The soaring, free spirit of jazz was born and raised in the U.S. It endures and will always be a cultural highlight of the U.S., because it is a rare art form that reflects the unique spirit of the specific artist performing at that precise time. More than anything, jazz celebrates individualism. This Labor Day Weekend, Detroit will host its 35th Annual Detroit Jazz Festival, and it will celebrate jazz, jazz artists, and Detroit.
The Jazz Festival invigorates downtown from Hart Plaza to Campus Martius. The Festival features jazz greats from throughout the U.S., like Pharoah Sanders, Randy Weston, and Esperanza Spalding, and homegrown artists, like Barry Harris and MacArthur Fellow Regina Carter, and the list goes on and on and on -- five stages and 100 acts. This is the world's largest, free jazz festival.
Like so many great art forms, jazz is important to Detroit. The Detroit Jazz Festival COO, Cornell Batie, notes that, "Jazz is an iconic music genre in Detroit and something the city has deep roots in." He went on to remind me that while the Festival is four days, the work that the Detroit Jazz Festival does is year-round. The Detroit Jazz Festival team provides year-round educational workshops and performance opportunities, and they work with six Detroit schools to provide weekly instructions. I asked him whether someone who does not have a jazz background should feel comfortable coming to the Festival.
He quickly answered "Absolutely." He explained that, "there are hundreds of people that come to this festival that don't have a strong knowledge or connection to the genre, but come to see what all the fuss is about. I'd like to think we've turned thousands of people onto the jazz beat over the years. And don't forget, this festival is about more than jazz, it's about celebrating the arts and culture that Detroit has to offer and we're thrilled to be a part of that." That's a good point. If you like art, if you like to be entertained, if you like a party, you should come and at least see what all the fuss is about.
One act I am particularly looking forward is Steve March-Tormé's tribute to his father, Mel Tormé. This is Steve's first appearance at the Detroit Jazz Festival, and his set is at 4:30 p.m. on Labor Day. I asked Steve a few questions to learn more about his background and to introduce him to you.
Colin: How/when did you get started?
Steve: I got started in the music business when I was 13 years old with my first "rock" band. I wanted to be a major league baseball player and after I listened to Yankee games in our basement in Westchester Co., N.Y., I started listening to the hits of the day on AM radio (Frankie Valli, the Orlons, Curtis Mayfield and the Impressions, all of the Beatles music, Beach Boys, etc.) and that was when I first started singing along with the them and thinking "if I don't make the majors, this is what I want to do." Well, I gave up the baseball idea after the age of 15 but continued playing fast-pitch softball into my forties, making two national teams that played over in Israel in the Maccabiah Games, winning two gold medals for the U.S. But obviously I'm glad I chose music.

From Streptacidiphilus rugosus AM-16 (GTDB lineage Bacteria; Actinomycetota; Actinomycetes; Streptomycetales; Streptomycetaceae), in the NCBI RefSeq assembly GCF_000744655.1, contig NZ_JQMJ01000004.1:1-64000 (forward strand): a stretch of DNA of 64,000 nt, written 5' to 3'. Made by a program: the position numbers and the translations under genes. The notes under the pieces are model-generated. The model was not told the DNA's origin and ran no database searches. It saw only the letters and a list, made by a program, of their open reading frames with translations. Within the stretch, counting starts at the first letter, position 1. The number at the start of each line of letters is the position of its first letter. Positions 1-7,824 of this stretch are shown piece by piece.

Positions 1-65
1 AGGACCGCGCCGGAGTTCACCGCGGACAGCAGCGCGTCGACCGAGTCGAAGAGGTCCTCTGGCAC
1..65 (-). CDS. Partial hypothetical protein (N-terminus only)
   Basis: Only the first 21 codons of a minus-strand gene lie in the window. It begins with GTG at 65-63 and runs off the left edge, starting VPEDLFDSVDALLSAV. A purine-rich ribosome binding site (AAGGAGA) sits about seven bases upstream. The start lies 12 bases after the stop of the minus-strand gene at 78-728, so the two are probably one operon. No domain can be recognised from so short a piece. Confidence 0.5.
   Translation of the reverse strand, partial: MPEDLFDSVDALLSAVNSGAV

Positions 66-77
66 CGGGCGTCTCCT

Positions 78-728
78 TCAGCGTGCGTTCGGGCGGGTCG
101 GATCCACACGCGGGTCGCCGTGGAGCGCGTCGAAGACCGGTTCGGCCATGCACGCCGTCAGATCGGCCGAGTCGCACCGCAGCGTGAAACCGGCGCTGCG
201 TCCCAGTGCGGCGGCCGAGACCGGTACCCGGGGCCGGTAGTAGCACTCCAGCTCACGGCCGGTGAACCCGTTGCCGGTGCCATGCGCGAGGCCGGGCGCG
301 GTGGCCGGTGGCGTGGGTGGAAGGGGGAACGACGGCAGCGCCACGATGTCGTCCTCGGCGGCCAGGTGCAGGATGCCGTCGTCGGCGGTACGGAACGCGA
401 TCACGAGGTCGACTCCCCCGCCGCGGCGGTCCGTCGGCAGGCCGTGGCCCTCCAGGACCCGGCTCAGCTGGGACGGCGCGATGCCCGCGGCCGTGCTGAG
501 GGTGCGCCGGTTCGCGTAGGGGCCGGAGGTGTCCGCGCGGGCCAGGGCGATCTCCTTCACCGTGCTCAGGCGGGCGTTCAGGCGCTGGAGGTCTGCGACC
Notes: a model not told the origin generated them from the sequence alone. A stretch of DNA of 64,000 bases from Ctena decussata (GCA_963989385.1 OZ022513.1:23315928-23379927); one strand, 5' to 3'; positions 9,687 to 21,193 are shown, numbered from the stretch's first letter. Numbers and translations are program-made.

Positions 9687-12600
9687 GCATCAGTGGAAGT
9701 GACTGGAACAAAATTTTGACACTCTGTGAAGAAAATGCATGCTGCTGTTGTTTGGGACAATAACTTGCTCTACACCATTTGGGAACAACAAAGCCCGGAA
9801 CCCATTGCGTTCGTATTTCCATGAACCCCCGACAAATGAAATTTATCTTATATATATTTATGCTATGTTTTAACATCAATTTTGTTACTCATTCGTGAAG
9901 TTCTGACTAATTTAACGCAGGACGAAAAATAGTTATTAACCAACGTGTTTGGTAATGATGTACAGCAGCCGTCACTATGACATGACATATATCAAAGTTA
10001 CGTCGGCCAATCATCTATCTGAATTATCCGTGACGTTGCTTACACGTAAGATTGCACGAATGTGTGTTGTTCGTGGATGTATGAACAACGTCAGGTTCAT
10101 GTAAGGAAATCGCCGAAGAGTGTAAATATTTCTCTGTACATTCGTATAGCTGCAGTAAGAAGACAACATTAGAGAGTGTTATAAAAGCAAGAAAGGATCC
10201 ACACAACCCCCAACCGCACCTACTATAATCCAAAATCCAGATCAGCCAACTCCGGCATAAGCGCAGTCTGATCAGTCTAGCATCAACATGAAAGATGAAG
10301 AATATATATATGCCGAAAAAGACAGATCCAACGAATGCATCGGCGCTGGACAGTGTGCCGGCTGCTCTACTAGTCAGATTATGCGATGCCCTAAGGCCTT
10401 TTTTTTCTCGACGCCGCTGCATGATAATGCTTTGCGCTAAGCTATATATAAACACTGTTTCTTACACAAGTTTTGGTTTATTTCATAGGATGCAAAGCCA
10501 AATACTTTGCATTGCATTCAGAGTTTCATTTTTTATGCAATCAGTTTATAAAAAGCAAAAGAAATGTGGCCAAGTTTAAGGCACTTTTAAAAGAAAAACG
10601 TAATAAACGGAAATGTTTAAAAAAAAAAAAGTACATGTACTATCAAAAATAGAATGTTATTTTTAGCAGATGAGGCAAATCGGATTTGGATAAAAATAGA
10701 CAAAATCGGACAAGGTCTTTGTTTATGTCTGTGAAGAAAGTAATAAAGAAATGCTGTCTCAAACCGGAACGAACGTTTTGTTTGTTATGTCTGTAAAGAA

Colin: What inspires you?
Steve: I get inspired by hearing great musicians and hearing their precision and dedication to their craft. That literally inspires me. The musicians I listened to and admired (and still do) include Joni Mitchell, James Taylor, Steely Dan and Take 6 to name a few.
Colin: What do you want someone to say after listening to one of your shows?
Steve: After hearing one of my shows I often hear "my husband wouldn't tell you this but while you were singing, I saw him shedding tears. I haven't seen that in I don't know how long."
I practice so much to be musically precise but my greatest gratification comes from moving people emotionally. I didn't plan on that; it has just evolved as hopefully I have.
Colin: What does it mean to you on a personal level to be able to pay tribute to your dad?
Steve: I've come to appreciate my dad's musicality as the years have gone by and I've gone back and listened to a lot of the music he not only sang but perhaps more importantly to me, arranged. I think that really was one of his strongest gifts, his arranging ability. I can't count the times I've heard after a performance "your dad would be so proud of you." And I always answer "I hope so."
Colin: After the DJF, what's next?
Steve: After the DJF, come back to Michigan to do my own concert at the Bermen Center in West Bloomfield Township. Then I come back to Wisconsin where I'll host and perform in a show here called "Doctors in Recital", a fundraiser featuring physicians who have surprisingly adept musical talent. After that, I've been asked to perform in a show in Las Vegas called "Next Generation", featuring myself, Lorna Luft (Judy Garland's daughter), Dean Martin's youngest son Ricci and Louis Prima's daughter Lena. Do we detect a theme?
This weekend, let's celebrate jazz and Detroit and the beautiful artistic individualism that jazz highlights.